One of the best things employers can do for their employees this Labor Day might be that they can do it themselves: get their own health insurance.

In an “everything old is new” twist, the next health insurance trend may be one that has been around for decades. In a “defined contribution” plan, employees pay for their health with funds provided by their employer, rather than joining a “defined benefit” plan, which is a health insurance plan with a set set of benefits chosen by their employer. You can buy insurance.

A decade ago, experts predicted that rising healthcare costs and new health insurance market options would finally usher in an era of distinct contributions in healthcare. Others argued that the time had come for defined contributions in health insurance.

Widespread adoption of defined benefit plans despite their obvious benefits, such as the opportunity for employees to obtain a plan that meets their specific needs and the opportunity for employers to reduce the financial burden of rising health insurance premiums It did not come to pass.

eHealth (NASDAQ: EHTH), a private online health insurance marketplace, wants to change that this time. The company announced last week that it offers an Individual Health Insurance Reimbursement Arrangement (ICHRA) product in addition to traditional health insurance plans.

ICHRA is a relatively new form of defined contribution plan that allows companies to set up fixed financial contributions that employees use to pay for health insurance. The employee selects and purchases an eligible health insurance plan on their own, and the employer (or its third-party administrator) reimburses the employee for the approved amount. These funds are tax-free for eligible expenses such as monthly premiums and co-payments.

Although companies of all sizes can offer ICHRA, it is particularly attractive to smaller companies that want to provide health benefits but cannot afford to do so. Especially in a tight labor market amid mass resignations, ICHRA may help employers acquire workers in a financially manageable and predictable manner.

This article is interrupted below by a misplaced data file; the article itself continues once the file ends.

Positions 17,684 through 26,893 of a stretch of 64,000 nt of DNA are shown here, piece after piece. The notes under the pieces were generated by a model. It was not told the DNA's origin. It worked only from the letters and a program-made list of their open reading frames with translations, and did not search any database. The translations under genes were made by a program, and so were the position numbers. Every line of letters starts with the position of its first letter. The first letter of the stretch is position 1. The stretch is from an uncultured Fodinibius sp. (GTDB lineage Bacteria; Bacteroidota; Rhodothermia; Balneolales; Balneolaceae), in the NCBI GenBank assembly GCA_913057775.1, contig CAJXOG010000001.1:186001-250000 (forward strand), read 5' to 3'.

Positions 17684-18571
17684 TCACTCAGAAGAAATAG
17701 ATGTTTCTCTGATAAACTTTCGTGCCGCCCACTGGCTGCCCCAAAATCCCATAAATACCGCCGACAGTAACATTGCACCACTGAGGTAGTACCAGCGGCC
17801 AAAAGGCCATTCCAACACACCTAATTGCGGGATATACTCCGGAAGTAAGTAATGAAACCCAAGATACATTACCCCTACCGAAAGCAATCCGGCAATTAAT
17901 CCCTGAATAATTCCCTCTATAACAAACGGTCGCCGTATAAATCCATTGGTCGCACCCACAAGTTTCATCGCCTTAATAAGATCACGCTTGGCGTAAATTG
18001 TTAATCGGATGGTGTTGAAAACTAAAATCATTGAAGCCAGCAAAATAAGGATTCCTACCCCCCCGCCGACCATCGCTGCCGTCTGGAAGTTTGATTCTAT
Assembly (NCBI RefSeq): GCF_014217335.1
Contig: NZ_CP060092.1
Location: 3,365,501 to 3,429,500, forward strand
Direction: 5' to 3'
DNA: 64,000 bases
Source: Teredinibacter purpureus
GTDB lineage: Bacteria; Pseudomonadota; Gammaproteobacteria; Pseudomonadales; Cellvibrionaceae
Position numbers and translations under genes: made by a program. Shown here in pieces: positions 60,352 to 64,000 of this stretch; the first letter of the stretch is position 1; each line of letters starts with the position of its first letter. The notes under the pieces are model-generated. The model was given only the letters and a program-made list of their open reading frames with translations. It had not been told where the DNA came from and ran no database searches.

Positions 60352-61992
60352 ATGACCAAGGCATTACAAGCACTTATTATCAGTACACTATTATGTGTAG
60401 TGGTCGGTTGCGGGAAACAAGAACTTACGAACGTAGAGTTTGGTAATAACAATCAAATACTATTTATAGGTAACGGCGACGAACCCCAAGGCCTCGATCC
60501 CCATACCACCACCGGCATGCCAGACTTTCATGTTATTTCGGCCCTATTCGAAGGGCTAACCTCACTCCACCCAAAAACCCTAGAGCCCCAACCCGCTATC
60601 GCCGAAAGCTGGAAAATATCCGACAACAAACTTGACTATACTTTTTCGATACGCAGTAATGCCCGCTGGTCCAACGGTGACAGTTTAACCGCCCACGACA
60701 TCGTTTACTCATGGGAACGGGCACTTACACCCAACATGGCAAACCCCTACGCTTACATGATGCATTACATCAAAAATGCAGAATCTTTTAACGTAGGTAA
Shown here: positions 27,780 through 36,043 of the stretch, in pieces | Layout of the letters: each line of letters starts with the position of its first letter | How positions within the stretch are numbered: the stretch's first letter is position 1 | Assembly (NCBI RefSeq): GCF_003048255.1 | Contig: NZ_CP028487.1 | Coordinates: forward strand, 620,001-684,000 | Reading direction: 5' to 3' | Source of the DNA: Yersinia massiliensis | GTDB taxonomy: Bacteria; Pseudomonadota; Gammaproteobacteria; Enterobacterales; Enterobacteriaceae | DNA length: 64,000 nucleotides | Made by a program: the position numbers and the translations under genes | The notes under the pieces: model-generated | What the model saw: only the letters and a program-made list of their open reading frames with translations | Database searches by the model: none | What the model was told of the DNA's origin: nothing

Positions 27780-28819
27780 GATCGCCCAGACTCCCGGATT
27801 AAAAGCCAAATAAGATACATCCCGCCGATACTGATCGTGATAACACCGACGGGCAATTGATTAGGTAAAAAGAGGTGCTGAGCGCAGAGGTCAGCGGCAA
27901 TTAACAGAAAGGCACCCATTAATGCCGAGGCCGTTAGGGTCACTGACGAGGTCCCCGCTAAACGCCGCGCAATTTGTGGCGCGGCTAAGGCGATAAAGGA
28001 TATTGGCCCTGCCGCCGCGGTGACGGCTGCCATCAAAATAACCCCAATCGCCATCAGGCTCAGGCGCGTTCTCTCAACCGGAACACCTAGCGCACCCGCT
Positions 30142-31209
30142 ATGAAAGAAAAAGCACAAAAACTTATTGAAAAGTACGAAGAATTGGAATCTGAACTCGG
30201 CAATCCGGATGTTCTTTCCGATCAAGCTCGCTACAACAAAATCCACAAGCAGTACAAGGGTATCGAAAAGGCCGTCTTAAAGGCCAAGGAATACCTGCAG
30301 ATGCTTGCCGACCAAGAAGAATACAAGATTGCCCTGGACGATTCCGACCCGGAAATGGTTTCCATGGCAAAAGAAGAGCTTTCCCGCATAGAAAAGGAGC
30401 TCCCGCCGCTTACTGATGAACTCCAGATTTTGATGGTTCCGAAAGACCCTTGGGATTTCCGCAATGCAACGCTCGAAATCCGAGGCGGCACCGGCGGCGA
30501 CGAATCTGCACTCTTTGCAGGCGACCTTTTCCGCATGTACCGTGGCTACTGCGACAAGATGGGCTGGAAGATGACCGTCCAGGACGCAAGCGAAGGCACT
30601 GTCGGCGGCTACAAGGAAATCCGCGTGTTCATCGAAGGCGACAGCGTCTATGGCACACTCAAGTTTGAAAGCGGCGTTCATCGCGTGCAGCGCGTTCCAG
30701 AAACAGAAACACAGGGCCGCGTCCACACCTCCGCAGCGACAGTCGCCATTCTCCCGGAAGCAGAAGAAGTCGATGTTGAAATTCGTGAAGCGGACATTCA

ICHRA has no employer contribution cap and most employers allow all employees to participate in an ICHRA plan, including part-time workers who may not be eligible for traditional health insurance. Staff who have not completed the eligibility waiting period can also participate in her ICHRA plan.

For employees, ICHRA is a new way to help pay for health insurance, making health insurance more accessible and reducing financial burdens and concerns about medical costs. Additionally, ICHRA enables employee mobility. This is because employees are not locked into a particular company for health benefits (a phenomenon known as job lock), but can keep their plans even when they leave their employer.

According to Anthony Lopez, general manager of eHealth’s Individual, Family and Small Business Plans, those who benefit most from ICHRA are full-time and part-time workers who would otherwise not be able to help pay for their health insurance. is an employee of But he says there are also broader benefits that any employee would appreciate.

“If you have ever had a traditional employer-sponsored health plan, you may remember that you now have one, two, or even three plan options to choose from. Everyone is different, so this can be limiting,” said Lopez. “ICHRA typically allows you to choose from a wide range of options, find the one that best suits your needs and budget, and get help from your employer to reduce your monthly premium.”

Certain federal regulations governing ICHRA became effective in August 2019 for health plan years beginning on or after January 1, 2020. But according to Lopez, ICHRA is just getting started.

“It took some time for coordination between the financial and insurance sides of the program to grow,” he said.

According to government estimates from June 2019 (when the ICHRA final rule was published), as many as 800,000 employers could eventually offer these options, resulting in 11 million workers and their May benefit the family. The government also estimates that her 800,000 people who were previously uninsured could gain access to health insurance as a result.

It’s too early to know how accurate these forecasts will be, but Lopez sees significant growth potential going forward.

“Other than ICHRA was not widely known, there are no barriers to wider adoption,” says Lopez.

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